. . . posts on faith and life
When Moses was preparing the next generation to enter into their future he took them back to the Fire of God (13 times in chps. 4-5), back to their foundations. He talked to them as if they had been there (e.g. 5:4), even though it is likely that many of them, possibly even most of them, had not been there. He instructed them to remember who they are and to remember who God is, and definitely not to get those two confused (4:10; 5:15; 7:18; 8:2; 8:18; 9:7; 9:27; 15:15). While the solidarity that they held with their past, and the ownership they took of it, would have been enough to sustain their faith, God still did new things for them. But He did some old things first. Like parting seas (Josh 3:17). Compare, for example, Joshua 4:21 with Deuteronomy 6:20. They owned the story of their fathers and mothers, and that would have been sufficient to pass the fire on to their children. But God was faithful to also give them stories of their own.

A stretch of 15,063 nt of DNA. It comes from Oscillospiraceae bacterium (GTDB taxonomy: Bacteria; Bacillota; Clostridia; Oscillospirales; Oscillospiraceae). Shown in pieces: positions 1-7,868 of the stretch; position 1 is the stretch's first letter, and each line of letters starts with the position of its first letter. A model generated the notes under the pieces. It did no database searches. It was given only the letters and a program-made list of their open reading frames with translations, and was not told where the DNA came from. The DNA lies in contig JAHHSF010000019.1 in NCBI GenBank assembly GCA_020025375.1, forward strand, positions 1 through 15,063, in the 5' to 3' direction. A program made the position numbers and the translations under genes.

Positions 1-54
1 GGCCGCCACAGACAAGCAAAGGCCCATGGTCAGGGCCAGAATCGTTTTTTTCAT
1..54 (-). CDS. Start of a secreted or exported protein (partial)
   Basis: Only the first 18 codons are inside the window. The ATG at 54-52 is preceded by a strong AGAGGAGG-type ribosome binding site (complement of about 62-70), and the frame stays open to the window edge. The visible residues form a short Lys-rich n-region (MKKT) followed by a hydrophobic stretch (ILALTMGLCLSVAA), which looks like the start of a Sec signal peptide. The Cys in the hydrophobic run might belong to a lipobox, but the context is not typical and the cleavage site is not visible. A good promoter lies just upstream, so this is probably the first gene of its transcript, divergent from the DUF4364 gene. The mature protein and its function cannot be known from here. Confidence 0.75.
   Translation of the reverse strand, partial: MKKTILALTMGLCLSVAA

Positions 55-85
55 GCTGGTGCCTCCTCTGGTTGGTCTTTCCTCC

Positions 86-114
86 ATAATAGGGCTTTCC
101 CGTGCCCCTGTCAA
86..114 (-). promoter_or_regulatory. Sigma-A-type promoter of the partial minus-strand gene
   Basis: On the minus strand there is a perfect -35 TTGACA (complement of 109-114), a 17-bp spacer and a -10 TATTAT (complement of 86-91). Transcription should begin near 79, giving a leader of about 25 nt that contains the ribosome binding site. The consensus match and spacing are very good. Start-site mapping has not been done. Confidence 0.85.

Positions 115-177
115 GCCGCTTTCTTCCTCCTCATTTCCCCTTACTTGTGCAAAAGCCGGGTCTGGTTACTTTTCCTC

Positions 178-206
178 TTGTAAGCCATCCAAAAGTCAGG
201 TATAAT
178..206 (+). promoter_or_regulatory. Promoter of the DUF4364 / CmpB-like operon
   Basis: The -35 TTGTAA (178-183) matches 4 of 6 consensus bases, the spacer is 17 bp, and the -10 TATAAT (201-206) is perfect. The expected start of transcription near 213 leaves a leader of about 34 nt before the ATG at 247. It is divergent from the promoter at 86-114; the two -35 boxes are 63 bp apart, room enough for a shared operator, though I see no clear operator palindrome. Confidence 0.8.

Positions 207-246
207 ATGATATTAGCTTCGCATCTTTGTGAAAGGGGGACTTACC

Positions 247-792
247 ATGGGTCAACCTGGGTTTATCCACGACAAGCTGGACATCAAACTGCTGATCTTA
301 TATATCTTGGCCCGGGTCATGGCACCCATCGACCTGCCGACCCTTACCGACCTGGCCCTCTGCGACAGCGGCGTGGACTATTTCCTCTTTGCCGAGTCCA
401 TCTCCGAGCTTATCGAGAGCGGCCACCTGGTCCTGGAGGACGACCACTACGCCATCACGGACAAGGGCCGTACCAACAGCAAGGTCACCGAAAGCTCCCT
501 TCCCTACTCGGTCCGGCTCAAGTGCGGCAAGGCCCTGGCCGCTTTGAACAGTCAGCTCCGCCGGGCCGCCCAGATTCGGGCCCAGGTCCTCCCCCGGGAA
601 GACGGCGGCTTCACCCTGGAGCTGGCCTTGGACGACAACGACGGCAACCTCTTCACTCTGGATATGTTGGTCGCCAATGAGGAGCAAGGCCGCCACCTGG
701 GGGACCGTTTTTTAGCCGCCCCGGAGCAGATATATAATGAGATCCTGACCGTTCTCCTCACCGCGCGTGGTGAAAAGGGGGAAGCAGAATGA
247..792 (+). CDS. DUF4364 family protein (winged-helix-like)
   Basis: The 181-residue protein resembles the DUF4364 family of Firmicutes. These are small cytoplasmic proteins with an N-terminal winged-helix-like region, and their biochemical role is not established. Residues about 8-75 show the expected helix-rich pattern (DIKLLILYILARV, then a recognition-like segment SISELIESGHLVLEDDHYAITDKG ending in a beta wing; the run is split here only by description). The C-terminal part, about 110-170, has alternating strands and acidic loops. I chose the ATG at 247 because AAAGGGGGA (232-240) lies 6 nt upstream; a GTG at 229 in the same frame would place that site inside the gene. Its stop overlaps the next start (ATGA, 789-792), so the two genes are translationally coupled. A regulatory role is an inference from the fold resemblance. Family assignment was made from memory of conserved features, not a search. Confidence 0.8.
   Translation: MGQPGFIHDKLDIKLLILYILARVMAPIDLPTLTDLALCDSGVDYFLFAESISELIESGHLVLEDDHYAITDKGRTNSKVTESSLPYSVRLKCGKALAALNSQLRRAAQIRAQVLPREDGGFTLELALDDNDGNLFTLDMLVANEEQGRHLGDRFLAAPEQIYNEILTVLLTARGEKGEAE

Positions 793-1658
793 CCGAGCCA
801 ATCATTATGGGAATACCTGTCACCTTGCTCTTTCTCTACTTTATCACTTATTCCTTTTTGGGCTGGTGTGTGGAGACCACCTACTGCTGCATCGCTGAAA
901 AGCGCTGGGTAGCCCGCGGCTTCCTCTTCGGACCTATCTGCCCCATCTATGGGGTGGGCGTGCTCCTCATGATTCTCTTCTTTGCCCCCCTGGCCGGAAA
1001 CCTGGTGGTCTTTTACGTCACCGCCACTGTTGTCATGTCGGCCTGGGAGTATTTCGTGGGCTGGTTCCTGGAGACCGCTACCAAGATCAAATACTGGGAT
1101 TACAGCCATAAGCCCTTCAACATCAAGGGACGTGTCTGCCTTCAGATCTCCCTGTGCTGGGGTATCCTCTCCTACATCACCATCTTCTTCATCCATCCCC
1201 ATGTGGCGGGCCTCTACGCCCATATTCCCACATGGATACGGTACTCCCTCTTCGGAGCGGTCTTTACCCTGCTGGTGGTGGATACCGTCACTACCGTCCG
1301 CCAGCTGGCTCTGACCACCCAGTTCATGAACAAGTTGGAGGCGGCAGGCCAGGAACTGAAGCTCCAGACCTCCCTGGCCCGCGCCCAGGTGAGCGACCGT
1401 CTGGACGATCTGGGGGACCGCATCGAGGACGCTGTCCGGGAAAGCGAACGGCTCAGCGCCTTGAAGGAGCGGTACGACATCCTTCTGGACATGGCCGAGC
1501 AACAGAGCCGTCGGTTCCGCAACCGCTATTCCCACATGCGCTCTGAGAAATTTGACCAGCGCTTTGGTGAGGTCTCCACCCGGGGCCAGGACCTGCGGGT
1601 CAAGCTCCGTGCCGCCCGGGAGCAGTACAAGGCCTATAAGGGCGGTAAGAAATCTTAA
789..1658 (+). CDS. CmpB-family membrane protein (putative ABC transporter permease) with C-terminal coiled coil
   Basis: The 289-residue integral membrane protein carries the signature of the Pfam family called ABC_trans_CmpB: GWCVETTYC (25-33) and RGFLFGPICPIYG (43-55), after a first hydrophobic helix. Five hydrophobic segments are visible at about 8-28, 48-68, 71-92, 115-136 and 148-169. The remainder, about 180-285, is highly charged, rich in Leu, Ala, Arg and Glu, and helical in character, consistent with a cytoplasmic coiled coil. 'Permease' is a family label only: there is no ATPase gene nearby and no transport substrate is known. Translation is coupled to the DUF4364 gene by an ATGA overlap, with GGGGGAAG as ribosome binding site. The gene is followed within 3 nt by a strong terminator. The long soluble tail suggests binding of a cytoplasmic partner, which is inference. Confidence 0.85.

Leonard Sweet, in his book Post-Modern Pilgrims, tells the story of a ship stuck in the Chesapeake Bay. With seemingly no way out they tried an innovative experiment. Several men got into one of the life boats and the other men on the ship lowered the anchor into the life boat. The men in the life boat paddled the anchor out as far as they could and dropped it. Once the anchor “took,” the ship began to pull itself forward (or really backward) by winching the anchor. They continued this process until they found deep enough waters to escape “back” into the Atlantic and moved “forward” with their journey. Sweet suggests that this picture makes a nice analogy for our way forward. The anchor, representing our past, must be cast out into the future, and we must pull ourselves back into the future with the anchor of our past. I find that very helpful to consider!